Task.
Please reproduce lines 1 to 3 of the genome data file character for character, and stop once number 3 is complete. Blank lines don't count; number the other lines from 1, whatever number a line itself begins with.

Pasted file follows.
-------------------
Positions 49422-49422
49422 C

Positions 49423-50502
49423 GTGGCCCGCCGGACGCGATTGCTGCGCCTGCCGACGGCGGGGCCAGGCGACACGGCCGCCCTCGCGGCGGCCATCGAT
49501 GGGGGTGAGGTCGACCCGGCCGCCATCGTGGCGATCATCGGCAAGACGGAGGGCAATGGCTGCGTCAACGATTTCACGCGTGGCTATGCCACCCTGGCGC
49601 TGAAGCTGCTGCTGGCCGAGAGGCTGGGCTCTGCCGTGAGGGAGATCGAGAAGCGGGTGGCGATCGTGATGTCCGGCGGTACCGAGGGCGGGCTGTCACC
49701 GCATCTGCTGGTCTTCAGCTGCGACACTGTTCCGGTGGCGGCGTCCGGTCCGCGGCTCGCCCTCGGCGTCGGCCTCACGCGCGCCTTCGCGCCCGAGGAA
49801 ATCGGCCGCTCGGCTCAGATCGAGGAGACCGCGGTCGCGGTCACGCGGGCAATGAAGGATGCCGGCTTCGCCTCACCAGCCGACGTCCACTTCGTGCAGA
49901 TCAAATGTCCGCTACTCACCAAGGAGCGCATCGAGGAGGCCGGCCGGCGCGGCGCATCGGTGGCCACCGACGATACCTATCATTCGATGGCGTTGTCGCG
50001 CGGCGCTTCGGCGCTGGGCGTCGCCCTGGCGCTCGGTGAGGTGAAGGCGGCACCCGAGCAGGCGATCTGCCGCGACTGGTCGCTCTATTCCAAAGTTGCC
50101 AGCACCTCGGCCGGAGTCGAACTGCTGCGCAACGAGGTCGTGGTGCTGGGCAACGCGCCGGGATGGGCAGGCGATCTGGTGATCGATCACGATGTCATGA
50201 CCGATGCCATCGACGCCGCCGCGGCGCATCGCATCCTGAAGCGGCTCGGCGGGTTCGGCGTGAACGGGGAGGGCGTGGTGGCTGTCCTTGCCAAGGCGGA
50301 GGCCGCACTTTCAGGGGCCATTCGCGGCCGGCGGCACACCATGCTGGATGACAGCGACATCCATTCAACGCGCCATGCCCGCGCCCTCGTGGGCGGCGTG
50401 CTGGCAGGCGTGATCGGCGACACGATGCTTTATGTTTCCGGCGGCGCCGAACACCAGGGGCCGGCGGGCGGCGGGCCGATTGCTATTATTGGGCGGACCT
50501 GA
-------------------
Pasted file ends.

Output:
Positions 49422-49422
49422 C

Positions 49423-50502